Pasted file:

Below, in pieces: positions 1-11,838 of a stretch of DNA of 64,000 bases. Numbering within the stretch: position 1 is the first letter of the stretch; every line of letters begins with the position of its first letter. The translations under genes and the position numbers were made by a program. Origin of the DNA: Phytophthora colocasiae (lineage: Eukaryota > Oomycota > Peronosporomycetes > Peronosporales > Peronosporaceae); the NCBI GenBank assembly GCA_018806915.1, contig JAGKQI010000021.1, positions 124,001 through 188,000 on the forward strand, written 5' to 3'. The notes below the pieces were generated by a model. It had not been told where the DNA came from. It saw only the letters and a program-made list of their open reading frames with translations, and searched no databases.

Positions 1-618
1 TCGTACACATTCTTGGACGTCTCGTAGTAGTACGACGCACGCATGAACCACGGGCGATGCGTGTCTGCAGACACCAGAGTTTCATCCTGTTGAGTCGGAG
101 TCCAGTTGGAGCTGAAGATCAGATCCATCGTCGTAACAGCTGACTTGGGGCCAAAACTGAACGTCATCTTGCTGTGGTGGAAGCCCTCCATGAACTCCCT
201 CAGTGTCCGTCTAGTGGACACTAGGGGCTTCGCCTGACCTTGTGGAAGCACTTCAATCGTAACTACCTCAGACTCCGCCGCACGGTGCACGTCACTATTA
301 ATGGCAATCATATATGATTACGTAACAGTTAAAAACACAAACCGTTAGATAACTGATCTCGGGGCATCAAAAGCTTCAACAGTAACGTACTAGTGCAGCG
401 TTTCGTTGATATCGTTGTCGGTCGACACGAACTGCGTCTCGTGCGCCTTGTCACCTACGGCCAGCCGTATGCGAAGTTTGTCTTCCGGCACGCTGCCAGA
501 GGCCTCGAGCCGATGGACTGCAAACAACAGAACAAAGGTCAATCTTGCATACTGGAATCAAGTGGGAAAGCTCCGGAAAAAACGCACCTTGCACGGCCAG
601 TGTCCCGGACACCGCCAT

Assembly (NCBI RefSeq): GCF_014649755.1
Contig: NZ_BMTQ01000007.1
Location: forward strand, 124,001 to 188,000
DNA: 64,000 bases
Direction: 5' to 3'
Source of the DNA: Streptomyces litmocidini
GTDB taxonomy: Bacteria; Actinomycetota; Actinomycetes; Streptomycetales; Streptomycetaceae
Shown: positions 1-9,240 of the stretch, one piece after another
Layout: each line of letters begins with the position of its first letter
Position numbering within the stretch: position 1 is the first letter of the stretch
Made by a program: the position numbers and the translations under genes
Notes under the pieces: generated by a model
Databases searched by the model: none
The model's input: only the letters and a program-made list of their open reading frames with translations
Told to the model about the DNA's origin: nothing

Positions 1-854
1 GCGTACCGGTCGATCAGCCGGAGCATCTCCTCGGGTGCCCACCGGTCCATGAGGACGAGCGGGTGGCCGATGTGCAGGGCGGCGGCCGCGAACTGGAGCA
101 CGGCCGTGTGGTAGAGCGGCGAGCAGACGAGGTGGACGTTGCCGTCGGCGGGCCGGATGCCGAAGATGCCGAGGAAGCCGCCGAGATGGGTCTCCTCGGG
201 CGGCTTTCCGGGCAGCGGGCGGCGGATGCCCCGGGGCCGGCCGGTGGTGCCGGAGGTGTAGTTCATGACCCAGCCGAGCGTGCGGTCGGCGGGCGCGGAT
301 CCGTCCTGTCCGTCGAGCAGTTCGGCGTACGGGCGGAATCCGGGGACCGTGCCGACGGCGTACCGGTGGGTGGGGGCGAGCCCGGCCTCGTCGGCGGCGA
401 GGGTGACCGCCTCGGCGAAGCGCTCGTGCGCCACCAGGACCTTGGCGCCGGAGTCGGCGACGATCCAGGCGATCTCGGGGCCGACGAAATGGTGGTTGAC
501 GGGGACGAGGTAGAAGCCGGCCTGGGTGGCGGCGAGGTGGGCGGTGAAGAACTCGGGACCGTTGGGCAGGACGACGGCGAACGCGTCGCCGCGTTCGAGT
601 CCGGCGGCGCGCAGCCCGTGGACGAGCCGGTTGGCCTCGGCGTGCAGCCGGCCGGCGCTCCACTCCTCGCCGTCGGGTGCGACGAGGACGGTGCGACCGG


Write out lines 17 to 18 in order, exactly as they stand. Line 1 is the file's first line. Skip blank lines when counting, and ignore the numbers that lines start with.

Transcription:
Shown: positions 1-9,240 of the stretch, one piece after another
Layout: each line of letters begins with the position of its first letter